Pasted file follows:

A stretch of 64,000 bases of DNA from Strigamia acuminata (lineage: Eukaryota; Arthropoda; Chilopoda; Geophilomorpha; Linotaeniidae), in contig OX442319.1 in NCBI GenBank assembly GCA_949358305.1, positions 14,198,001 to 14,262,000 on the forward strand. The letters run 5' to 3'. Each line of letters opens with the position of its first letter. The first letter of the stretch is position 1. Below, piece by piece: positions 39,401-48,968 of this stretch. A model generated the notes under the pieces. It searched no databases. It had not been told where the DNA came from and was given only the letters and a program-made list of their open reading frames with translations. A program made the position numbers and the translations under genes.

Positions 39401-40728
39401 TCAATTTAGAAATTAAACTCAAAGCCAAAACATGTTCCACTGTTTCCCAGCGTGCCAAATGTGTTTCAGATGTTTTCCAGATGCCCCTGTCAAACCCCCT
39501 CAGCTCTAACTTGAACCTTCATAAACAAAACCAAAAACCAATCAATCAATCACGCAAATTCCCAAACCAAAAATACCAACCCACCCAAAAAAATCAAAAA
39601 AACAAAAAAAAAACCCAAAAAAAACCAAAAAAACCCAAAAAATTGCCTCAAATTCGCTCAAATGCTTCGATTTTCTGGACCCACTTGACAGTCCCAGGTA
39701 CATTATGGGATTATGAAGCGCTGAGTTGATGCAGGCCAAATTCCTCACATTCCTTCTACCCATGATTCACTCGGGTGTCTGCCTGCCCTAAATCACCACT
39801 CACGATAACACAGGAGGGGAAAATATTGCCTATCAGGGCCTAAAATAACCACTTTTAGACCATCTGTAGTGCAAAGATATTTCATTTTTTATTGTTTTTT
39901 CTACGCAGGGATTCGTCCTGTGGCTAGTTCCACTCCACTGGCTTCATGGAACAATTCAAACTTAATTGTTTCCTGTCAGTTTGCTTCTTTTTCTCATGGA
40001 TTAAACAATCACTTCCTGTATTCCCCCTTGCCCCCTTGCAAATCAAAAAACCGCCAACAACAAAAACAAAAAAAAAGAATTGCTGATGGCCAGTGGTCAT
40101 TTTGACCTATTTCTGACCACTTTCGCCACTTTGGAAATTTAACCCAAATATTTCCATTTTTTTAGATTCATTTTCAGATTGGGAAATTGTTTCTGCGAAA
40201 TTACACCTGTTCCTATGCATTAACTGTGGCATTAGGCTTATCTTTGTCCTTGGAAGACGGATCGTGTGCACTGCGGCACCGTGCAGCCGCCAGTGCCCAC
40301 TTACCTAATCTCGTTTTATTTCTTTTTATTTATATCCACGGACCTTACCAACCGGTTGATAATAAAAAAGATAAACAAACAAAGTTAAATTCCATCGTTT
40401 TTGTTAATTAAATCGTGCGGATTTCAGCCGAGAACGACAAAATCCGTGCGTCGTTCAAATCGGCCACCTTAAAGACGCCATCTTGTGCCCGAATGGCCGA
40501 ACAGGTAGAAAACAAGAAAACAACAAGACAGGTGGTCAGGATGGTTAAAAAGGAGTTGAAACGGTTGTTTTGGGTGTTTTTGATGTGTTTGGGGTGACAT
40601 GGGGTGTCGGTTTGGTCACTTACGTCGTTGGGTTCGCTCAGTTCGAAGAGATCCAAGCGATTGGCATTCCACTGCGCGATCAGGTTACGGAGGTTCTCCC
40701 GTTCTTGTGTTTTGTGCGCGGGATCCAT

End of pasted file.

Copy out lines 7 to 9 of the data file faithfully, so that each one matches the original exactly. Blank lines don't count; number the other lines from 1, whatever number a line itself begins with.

39801 CACGATAACACAGGAGGGGAAAATATTGCCTATCAGGGCCTAAAATAACCACTTTTAGACCATCTGTAGTGCAAAGATATTTCATTTTTTATTGTTTTTT
39901 CTACGCAGGGATTCGTCCTGTGGCTAGTTCCACTCCACTGGCTTCATGGAACAATTCAAACTTAATTGTTTCCTGTCAGTTTGCTTCTTTTTCTCATGGA
40001 TTAAACAATCACTTCCTGTATTCCCCCTTGCCCCCTTGCAAATCAAAAAACCGCCAACAACAAAAACAAAAAAAAAGAATTGCTGATGGCCAGTGGTCAT